Tom, his wife and two kids - plus the family labrador - are moving back to New Zealand after living in Canada and owning a 1999 Subaru Outback and "fully-loaded" 2007 Mazda3 GT.
"We are looking to replace our primary family car as quickly as we can. We will be using it to explore on weekends and longer road trips, as well as driving around town for daily life," says Tom."We like performance cars and are keen on a Mazda6 wagon."
He's shocked at new-car prices in New Zealand, while the used car prices seem "reasonable" to him.
Well Tom, if you think our car prices are high then I suspect a bigger shock awaits you in terms of our current fuel prices.
New Zealand has a very old vehicle fleet compared to many other countries (average age around 12 years) with a high percentage of those vehicles being Japanese used imports built in the mid-1990s.
Used import European cars mainly from Japan (and more recently from the UK) have also become affordable for many Kiwi motorists.
Recent Government changes have meant a tightening of the used import rules which over time should see a positive change in average vehicle age, tail-pipe emissions, fuel economy and on-board safety features to the NZ used-car fleet.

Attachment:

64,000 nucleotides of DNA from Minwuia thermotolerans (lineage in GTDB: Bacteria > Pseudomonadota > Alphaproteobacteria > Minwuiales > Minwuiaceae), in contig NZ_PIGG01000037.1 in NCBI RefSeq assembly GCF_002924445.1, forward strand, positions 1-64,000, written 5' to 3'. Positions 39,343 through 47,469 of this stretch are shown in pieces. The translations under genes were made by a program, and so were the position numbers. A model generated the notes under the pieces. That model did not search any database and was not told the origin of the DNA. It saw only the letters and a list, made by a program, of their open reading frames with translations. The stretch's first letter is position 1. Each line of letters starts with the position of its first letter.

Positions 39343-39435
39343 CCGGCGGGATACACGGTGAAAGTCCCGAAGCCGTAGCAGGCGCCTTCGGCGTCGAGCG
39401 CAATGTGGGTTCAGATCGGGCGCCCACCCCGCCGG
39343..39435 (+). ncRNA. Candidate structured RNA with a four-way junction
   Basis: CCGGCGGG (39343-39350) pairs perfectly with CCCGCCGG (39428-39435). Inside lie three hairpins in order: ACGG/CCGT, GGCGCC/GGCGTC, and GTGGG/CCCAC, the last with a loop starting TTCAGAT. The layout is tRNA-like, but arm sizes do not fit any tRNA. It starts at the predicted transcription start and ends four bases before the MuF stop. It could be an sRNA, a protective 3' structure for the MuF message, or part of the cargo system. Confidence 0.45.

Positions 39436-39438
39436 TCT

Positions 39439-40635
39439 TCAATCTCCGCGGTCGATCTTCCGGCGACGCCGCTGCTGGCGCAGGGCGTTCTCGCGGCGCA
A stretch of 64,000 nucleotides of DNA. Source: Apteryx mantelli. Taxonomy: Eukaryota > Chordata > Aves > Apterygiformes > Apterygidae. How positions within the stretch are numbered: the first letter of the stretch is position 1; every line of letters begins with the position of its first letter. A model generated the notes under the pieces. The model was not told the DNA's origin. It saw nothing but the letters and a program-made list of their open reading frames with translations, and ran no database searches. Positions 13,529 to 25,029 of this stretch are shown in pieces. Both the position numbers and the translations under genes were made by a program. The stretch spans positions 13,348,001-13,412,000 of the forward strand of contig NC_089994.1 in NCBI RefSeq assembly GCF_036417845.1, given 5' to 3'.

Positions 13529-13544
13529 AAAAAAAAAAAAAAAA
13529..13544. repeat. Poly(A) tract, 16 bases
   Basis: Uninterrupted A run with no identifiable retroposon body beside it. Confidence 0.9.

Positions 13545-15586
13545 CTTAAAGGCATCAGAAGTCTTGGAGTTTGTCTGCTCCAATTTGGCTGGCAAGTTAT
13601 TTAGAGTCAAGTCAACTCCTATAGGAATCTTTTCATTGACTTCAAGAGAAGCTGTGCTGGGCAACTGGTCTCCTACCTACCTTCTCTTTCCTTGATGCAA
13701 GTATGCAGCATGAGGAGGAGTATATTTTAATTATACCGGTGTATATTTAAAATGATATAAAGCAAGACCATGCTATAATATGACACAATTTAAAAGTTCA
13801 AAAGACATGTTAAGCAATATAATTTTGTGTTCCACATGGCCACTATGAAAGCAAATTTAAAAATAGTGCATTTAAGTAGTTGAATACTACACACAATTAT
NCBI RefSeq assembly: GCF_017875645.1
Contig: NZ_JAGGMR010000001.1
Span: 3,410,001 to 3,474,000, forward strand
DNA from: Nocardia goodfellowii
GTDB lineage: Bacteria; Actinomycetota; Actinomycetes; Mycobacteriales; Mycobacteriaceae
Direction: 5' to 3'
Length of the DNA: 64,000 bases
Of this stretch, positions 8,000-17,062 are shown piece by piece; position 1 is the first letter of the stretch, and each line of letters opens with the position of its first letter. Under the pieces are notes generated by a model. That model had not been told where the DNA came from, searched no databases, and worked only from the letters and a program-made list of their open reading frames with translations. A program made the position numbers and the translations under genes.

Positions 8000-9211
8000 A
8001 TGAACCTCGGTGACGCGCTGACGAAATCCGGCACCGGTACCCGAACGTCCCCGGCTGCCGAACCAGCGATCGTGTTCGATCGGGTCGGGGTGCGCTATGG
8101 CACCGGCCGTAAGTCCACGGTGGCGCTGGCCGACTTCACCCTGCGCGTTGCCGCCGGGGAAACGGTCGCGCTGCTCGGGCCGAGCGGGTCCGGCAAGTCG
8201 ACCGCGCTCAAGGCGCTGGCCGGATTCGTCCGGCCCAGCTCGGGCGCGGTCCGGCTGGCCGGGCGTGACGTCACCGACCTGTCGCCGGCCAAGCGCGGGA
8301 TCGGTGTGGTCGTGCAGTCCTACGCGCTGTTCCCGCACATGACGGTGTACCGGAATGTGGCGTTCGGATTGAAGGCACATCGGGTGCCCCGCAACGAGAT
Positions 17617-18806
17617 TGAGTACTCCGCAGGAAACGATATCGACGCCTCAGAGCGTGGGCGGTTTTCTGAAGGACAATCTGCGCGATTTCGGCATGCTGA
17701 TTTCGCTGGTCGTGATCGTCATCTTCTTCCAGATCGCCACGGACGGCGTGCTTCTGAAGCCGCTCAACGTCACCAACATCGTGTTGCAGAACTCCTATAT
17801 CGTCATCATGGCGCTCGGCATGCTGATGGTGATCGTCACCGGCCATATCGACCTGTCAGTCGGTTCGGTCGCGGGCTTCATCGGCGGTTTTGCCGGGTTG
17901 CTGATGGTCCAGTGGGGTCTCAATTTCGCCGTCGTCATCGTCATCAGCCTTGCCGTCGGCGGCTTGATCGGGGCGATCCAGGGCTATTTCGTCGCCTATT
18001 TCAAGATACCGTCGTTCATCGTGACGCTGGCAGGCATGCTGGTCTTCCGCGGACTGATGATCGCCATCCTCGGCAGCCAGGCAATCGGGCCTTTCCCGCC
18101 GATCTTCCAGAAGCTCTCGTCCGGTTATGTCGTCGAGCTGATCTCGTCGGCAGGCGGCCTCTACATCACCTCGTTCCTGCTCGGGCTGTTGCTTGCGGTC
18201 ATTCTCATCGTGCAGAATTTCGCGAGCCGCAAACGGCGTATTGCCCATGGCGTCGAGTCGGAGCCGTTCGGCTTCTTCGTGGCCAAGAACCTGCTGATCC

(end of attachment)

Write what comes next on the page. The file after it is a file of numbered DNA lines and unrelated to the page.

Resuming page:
In a nutshell NZ has a huge mixture of used cars to choose from, so some patience and market research is vital to ensure you get the vehicle which best suits your needs and also represents the best value for money.
Subaru as a brand is popular in New Zealand. However, the market is almost saturated with used imports which can make on-selling very competitive and difficult. Your budget would see you in a 2004-06 model. While AWD has its advantages don't expect fantastic fuel consumption around town or on the open road from either the 2.5 or 3.0 litre petrol engines. If major engine repairs are required then the boxer or horizontally opposed designed engine is certainly not the cheapest to repair.
It's hard not to recommend the Toyota brand full stop due to their proven reliability (although never assume every one is bullet proof). One model that may appeal is the 2007 2-litre Avensis station wagon. Don't assume they are all spec'd the same but we found a one-owner, NZ-new example travelled 80K fitted with multiple airbags (including front/rear curtain plus drivers knee) and vehicle stability control that fitted within your budget.
This is more of a straight-out people mover than a station wagon. A 2006 2.4-litre Odyssey may have the space and practicality you are looking for. Used imports can complicate things with all sorts of extras on offer than the NZ-new variants.
The Toyota Avensis because with new arrivals, proven reliability and risk reduction should be priorities.
For car advice, email firstname.lastname@example.org